FOOD

Vinaigrette

vin.jpgOn my French side of my family there are very strict rules concerning salad dressing, dating at least back to my grandfather, a French gourmet of the highest degree. The very idea of using anything but good sun flower oil, red wine vinegar and Dijon mustard to dress a salad is met with disdain. My grandfather pre-made his own dressing in a big bottle and never let anyone make it for him. It just needed to be shaken before pouring it into a salad bowl.

My mother married a foreigner and and on returning home would shock her relatives by telling stories about such calamities as ranch, thousand island or even salad cream dressings!

I reckon I am a bit more open to new suggestions about how to dress a salad than the average person in my family, but I do still reckon that my grandfather’s recipe is the best.

It is very easy:

Pour red wine vinegar into a bowl, add the salt and stir until it dissolves. It’s important to add the salt before you add the oil as the salt does not dissolve in oil. Add 3 times the quantity of sunflower oil than vinegar and a generous helping of Dijon mustard. While preparing it you will notice how the oil, vinegar and mustard separate into different layers. Put on the lid or cork and shake well until they are completely combined. We often add finely cut chives or finely chopped challots to the dressing.

Now, the important thing is never to toss the salad until you serve it.  The dressing should only coat the leaves, never soak in…. Who knew that there were so many rules regarding dressing a salad?

-Emilie


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Comments (9)

Esther
June 29, 2009

I love French vinaigrette… I never knew about mixing in the salt before adding the oil!


Michela
June 29, 2009

talking about strict rules… in Italy it would be unthinkable to use anything but extra-virgin olive oil!!


Rebecca
June 29, 2009

Salad dressing is so personal, eh? My husband hated salad as a kid, but finally realized it was the vinegar he hates! So now his fave is just olive oil, lemon, some good sea salt and pepper.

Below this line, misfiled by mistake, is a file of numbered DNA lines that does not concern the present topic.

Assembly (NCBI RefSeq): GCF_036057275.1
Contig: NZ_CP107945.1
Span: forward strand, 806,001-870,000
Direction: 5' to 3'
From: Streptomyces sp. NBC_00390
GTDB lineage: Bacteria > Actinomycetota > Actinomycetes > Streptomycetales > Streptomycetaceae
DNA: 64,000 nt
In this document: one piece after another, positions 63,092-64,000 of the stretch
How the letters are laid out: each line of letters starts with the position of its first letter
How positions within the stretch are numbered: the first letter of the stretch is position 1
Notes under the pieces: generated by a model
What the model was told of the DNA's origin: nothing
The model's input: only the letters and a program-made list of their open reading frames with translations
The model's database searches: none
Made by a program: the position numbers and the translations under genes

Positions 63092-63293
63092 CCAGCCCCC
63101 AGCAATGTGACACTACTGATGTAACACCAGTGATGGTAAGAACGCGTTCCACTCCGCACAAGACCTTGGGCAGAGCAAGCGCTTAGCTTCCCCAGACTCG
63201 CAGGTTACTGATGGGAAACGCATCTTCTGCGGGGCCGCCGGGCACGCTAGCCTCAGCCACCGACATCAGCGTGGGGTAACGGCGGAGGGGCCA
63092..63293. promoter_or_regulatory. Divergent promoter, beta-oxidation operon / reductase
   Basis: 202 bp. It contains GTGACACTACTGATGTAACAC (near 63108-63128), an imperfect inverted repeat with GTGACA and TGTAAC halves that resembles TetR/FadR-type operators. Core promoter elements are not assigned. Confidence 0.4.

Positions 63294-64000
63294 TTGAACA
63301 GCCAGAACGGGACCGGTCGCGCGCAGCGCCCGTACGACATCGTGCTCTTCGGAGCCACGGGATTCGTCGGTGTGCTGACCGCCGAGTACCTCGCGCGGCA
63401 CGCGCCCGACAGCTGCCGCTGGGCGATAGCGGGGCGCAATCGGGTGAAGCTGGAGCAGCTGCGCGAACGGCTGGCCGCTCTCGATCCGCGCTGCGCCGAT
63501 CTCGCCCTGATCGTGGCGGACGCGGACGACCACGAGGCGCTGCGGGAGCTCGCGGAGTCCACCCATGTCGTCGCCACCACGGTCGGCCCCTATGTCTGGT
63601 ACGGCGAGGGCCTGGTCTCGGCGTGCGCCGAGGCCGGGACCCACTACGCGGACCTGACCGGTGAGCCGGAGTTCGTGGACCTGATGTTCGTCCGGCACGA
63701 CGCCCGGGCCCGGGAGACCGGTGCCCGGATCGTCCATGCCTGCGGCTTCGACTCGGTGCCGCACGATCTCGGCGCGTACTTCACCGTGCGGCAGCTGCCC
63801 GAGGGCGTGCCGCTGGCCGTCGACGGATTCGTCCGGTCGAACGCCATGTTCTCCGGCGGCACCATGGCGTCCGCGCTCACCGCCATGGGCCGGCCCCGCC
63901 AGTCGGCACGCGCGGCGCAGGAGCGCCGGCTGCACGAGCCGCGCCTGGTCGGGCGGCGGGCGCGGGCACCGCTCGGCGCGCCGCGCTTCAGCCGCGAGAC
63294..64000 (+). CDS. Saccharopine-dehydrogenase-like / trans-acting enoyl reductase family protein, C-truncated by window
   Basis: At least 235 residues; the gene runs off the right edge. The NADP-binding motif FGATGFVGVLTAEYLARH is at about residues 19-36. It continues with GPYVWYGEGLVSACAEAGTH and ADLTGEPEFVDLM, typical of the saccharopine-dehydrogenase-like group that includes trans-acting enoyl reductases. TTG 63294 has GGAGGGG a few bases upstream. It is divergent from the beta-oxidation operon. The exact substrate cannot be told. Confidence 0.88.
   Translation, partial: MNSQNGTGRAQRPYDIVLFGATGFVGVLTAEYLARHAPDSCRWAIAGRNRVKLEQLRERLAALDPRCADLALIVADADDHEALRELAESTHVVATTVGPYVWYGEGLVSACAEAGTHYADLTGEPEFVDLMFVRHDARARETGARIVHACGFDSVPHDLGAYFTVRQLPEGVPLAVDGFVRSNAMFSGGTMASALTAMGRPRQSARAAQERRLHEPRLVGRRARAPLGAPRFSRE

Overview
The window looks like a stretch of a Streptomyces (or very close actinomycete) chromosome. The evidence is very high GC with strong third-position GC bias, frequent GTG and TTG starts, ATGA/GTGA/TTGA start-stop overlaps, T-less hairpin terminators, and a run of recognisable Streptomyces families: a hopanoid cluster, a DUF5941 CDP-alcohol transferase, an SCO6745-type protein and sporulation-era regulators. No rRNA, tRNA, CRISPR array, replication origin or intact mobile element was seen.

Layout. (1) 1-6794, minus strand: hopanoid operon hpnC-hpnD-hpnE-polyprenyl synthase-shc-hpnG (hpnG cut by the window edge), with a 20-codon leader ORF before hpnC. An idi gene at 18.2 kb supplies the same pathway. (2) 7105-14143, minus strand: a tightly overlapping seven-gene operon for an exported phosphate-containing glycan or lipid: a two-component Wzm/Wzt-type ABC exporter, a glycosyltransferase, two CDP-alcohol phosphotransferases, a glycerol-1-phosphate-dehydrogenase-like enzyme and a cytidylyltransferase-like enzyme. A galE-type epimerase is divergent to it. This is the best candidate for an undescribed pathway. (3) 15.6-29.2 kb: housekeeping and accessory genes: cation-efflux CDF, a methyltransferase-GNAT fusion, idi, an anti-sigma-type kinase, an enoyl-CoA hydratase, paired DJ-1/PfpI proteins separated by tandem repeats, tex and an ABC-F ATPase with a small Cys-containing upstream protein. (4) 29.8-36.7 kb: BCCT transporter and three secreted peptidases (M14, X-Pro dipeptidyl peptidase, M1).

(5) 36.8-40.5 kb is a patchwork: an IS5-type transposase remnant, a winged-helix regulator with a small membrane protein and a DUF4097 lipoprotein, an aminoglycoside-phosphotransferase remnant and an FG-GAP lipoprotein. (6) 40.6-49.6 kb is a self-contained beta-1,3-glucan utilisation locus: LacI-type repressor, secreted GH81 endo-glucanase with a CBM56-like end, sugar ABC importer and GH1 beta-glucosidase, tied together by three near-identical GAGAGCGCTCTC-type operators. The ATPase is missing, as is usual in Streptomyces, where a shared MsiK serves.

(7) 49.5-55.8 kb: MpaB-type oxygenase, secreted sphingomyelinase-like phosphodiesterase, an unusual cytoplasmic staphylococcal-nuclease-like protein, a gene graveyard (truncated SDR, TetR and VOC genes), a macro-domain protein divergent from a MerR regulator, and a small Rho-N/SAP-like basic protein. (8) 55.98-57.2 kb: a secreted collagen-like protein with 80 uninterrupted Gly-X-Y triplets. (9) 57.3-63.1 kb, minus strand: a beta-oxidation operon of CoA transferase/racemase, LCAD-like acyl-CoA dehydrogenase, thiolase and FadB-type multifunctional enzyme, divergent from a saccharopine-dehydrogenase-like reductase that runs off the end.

Simone
June 30, 2009

And here is another rule. In south france you never ( my grandmother from Nimes insist on this) eat the salat (green or mixed leaves) before but after the main course. Which is not the case in northern france.


Esther
June 30, 2009

Hi Simone,
But of course, the salad is to be eaten after the main course. What else!!
(This is how we eat it, but in the US the salad is used to be eaten as a starter, and in the Nehterlands the salad accompagnies the main course — on the same plate!!!)


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furrycat
July 1, 2009

Hi.
Just wanted to share our favourite dressing, which is made by mixing olive oil, balsamic vinegar, dijon mustard & honey. I cannot tell you the exact quantities, it’s a question of how mild or hot you like your dressing…
This makes a rather sweet & creamy dressing that goes very well with lamb’s lettuce.


Steph
July 2, 2009

Some French friends of ours shared this family dressing. Just before serving dinner, mince some garlic, almost so small it is a paste. Place in salad mixing bowl and add enough good sea salt to just coat the garlic. Let this sit through dinner. This mellows out the garlic and gives it an almost nutty quality. When ready for the salad course add some good olive oil and loosen up the garlic-salt mixture. Lightly coat the salad greens with this mixture and then add good red wine vinegar to taste. We often serve this with a nice bit of cheese.


July 30, 2010

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